A "noise epidemic" is threatening productivity in open plan offices, according to a new global study.
That might be news to the rest of us but not to Blair McKolskey, chief executive of design research company PLN Group who, among other things, produce sound-deadening office furniture employing the new science of nanotechnology and nanofibres.
The survey, which questioned executives and employees from the US, the UK, Germany, India, China Australia, Denmark, Sweden, Finland and Norway, showed that only 1 per cent of employees say they are able to block out noise and distraction in the office, down from 20 per cent in the same survey held in 2015.
That led the study, held by Oxford Economics, to conclude that "the resultant noise pollution of the open office is reaching epidemic levels".
It's backed up by others – a 2012 Hong Kong survey of 38 offices found sound was a principal factor affecting productivity; a 2008 Australasian survey showed employees face a multitude of problems such as loss of privacy, loss of identity, low work productivity, health issues, overstimulation and low job satisfaction in an open plan work environment.
But McKolskey – whose relationship with Auckland Tourism, Events and Economic Development (ATEED) and Callaghan Innovation has helped launch the company onto an international stage with its pioneering use of nanofibers and innovative design – says the open-plan office is here to stay.
Watch: PLN's case study
"Open plan working is not going away," he says. "It's too important. Companies want open offices because they encourage collaboration – and that isn't just communication, as a lot of people think. It's when one individual partners with another individual or more, and come up with something they could not have developed alone.
"That's the big pay-off for businesses – that's where they get the creative magic, the chemistry that can make a huge difference to them. If you put up a whole lot of obstructive spaces, they discourage that kind of collaboration and you find people revert to things like sending emails instead."
So why are some open plan offices unproductive?
Because of sound, says McKolskey: "It's not noise so much as what we call audibility. The number one disruption is speech noise – so the key isn't to remove sound but to reduce its impact. If words can't be understood, the brain doesn't focus on trying to comprehend them."
On hearing McKolskey's plans and ambitions, the ATEED team connected PLN to Auckland's Revolution Fibres, a company specialising in nanofibres, which PLN has incorporated into the groundbreaking, sound-deadening office furniture.
Nanofibres are invisible to the naked eye and can be layered in their millions – but still produce a lightweight fabric which absorbs sound.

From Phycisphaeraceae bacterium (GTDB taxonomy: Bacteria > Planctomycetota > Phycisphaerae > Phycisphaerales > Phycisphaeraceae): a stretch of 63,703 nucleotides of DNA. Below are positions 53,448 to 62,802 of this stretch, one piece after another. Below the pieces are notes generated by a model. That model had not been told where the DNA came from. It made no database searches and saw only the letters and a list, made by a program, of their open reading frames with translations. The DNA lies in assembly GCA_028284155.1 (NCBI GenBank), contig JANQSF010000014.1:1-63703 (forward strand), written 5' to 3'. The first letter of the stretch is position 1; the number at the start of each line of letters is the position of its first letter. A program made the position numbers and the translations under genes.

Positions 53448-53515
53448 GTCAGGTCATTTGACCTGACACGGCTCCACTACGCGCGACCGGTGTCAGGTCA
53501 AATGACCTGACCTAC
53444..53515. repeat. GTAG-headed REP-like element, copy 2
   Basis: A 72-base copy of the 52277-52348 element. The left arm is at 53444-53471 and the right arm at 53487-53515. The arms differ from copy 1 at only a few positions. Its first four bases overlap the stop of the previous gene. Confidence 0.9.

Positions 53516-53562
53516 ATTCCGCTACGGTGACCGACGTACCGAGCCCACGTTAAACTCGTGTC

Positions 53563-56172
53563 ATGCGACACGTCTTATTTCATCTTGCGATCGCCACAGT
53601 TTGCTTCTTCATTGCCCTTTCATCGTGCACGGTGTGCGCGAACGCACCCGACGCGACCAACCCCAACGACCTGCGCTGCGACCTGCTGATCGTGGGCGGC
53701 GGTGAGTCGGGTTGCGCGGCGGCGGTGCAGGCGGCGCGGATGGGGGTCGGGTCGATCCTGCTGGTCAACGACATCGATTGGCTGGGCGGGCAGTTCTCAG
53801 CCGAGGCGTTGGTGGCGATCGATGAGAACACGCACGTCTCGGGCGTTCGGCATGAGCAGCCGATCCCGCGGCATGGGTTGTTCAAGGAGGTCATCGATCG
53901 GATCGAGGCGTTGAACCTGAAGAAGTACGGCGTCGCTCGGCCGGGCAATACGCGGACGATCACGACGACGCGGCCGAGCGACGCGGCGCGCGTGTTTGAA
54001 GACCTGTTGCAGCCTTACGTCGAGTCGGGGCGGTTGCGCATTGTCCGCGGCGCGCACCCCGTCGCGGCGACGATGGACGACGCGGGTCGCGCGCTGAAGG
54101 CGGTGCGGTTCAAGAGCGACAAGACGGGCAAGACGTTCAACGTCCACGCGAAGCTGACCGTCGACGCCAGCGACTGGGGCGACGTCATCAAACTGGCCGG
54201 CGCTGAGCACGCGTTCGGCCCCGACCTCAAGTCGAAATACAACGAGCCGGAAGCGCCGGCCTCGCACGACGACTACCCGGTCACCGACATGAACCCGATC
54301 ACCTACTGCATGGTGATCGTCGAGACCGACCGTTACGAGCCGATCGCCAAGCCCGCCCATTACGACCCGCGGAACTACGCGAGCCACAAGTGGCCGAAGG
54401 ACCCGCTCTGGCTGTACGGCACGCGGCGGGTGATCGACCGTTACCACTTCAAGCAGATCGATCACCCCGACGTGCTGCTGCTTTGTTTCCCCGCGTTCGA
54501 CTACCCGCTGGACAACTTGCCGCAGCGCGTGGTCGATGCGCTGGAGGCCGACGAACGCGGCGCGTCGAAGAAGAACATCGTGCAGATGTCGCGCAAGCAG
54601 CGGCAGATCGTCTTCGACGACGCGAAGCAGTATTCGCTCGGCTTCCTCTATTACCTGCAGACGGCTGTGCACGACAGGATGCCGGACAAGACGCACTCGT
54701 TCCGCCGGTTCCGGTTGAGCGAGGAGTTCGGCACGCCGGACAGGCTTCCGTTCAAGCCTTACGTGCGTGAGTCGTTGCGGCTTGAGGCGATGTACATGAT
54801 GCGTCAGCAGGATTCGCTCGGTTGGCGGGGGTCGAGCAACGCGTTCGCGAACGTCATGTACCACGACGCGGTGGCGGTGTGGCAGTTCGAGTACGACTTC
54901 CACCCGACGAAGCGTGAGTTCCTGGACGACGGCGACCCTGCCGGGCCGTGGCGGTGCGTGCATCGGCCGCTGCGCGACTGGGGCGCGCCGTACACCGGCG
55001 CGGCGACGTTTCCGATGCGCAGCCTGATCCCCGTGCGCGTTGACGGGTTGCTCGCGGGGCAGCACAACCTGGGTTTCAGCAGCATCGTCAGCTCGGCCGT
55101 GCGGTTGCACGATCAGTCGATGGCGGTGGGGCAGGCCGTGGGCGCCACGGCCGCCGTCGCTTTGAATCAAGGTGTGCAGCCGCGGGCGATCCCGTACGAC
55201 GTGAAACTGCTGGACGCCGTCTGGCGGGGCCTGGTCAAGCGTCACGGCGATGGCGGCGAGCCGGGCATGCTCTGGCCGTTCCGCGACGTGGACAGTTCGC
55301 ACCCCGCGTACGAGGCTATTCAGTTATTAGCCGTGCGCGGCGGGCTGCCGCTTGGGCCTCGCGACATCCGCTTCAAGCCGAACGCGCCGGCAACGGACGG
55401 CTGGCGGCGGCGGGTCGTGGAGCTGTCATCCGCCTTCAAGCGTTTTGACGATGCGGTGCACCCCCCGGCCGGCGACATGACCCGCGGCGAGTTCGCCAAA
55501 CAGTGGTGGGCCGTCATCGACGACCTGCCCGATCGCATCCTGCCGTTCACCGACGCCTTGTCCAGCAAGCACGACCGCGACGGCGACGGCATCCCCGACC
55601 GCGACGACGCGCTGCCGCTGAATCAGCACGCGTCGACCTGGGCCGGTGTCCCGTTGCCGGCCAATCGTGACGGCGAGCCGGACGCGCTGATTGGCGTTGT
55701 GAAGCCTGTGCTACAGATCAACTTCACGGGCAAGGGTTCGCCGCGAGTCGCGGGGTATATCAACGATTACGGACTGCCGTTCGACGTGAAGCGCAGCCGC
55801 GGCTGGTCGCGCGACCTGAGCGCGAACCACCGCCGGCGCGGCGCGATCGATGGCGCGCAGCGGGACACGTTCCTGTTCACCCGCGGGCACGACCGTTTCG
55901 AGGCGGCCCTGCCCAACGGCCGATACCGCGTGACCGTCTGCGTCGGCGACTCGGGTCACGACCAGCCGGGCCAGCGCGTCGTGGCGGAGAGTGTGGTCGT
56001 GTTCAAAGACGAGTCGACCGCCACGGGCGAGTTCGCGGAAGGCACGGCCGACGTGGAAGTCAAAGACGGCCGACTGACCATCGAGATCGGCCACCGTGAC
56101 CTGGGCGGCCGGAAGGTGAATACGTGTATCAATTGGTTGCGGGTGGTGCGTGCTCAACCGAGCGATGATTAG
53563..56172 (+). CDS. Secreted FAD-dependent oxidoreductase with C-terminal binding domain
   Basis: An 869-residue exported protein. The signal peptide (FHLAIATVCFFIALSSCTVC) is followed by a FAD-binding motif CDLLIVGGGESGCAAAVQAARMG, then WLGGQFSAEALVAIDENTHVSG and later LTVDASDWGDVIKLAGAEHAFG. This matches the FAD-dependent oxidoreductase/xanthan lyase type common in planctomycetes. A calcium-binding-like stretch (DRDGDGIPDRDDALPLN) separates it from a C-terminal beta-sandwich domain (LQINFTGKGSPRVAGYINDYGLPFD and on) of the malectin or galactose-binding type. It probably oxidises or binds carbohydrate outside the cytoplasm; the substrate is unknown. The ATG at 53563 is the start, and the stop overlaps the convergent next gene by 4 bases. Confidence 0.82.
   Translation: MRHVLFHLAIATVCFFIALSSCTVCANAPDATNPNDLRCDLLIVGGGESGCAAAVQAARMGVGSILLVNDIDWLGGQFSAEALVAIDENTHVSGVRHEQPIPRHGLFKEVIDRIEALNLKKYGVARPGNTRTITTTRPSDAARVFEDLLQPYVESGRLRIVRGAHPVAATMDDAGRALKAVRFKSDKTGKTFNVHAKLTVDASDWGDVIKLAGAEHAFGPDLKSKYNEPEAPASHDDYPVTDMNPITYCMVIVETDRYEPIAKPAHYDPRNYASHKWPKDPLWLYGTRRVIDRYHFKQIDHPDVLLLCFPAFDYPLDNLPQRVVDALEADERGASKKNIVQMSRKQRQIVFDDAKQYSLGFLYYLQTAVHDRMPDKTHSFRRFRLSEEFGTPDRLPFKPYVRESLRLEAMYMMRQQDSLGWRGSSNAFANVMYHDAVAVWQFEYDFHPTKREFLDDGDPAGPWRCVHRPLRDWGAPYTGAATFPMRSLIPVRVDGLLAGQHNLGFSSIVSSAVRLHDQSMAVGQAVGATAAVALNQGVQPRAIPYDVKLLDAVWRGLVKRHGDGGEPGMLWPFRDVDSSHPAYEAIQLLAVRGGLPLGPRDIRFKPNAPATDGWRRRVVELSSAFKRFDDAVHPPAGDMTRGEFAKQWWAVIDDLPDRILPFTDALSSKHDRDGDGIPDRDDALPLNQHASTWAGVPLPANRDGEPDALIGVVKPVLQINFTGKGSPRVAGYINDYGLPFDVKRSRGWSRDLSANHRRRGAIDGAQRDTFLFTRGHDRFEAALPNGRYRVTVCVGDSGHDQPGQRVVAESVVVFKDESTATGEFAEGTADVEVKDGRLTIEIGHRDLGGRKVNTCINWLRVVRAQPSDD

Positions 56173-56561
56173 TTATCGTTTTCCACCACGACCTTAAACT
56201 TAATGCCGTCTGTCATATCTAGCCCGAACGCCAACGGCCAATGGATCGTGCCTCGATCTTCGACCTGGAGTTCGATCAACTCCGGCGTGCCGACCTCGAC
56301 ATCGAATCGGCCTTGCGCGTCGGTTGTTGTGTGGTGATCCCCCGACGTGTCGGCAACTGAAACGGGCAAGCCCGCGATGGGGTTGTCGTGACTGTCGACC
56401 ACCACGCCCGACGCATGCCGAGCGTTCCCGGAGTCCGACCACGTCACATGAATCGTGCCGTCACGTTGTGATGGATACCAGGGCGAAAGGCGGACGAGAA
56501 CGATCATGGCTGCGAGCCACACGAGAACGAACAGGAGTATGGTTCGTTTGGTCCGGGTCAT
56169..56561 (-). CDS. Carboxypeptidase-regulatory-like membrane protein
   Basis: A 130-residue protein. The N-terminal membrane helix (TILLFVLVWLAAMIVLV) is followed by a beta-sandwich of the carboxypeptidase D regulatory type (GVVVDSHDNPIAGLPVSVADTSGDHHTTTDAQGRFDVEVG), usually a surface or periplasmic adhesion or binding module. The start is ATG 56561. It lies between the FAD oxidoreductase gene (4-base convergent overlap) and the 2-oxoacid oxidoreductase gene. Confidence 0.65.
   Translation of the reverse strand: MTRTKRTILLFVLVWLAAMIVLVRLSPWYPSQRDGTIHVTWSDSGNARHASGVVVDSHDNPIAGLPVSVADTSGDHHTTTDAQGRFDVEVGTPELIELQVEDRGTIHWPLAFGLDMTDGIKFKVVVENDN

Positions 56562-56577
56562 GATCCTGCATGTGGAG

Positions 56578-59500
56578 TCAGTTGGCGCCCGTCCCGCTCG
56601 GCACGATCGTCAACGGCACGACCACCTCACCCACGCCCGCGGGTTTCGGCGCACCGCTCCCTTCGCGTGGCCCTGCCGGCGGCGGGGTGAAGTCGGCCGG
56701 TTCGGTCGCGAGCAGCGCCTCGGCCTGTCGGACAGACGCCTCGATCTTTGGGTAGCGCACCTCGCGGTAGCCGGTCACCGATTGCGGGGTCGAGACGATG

"What happens with a sound wave is that, when it passes over fabric made from nanofibres, the energy is converted into kinetic energy; vibrates and is absorbed," says McKolskey.
"So we have a design conundrum – people need to be close together to collaborate and share their knowledge but they also need to be able to focus on their various tasks." The ideal, he says, is a 60/40 collaboration/focus ratio.
The design solutions needed to create that ideal are often more expensive and McKolskey says many companies dial back the expenditure: "Economics trump design quite a bit, unfortunately, because what we are talking about is very hard to measure and to express as a tangible benefit. There are a lot of short cuts taken in those offices."
He's backed up by the Oxford Economic survey, which concluded that open plan offices might provide "cost savings" but were taking a toll on "our productivity and wellness".
PLN Group already earn 40 per cent of their revenue offshore from clients like Google, Hewlett Packard, Disney, Apple, Citibank and HSBC. They are now looking firmly at growing overseas with their eyes on markets including Hong Kong, Singapore, India, Australia and the US.
Their growth is further proof of the benefits of plugging in to ATEED's strong business network and advisory abilities. Not only did ATEED foster the relationship with Revolution Fibres, it provided NZTE Capability Vouchers as a Regional Business Partner – and PLN has also recently received confirmation of a three-year Callaghan Innovation Growth Grant, following earlier work on grants with ATEED.
PLN was also part of an ATEED and Auckland Council-led delegation of businesses that travelled to Los Angeles in 2015 for the Tripartite Economic Summit, meeting with businesses and organisations from Los Angeles and Guangzhou to build stronger connections and explore opportunities to collaborate.
Pam Ford, ATEED's General Manager Economic Development, says: "PLN is a fantastic example of Auckland's world-class hi-tech manufacturing expertise, providing quality jobs for Aucklanders.
"Blair and his team deserve their ongoing success and we are proud to have played a part in their growth journey by helping them make the right connections, and helping them access crucial support from Callaghan Innovation and NZTE."
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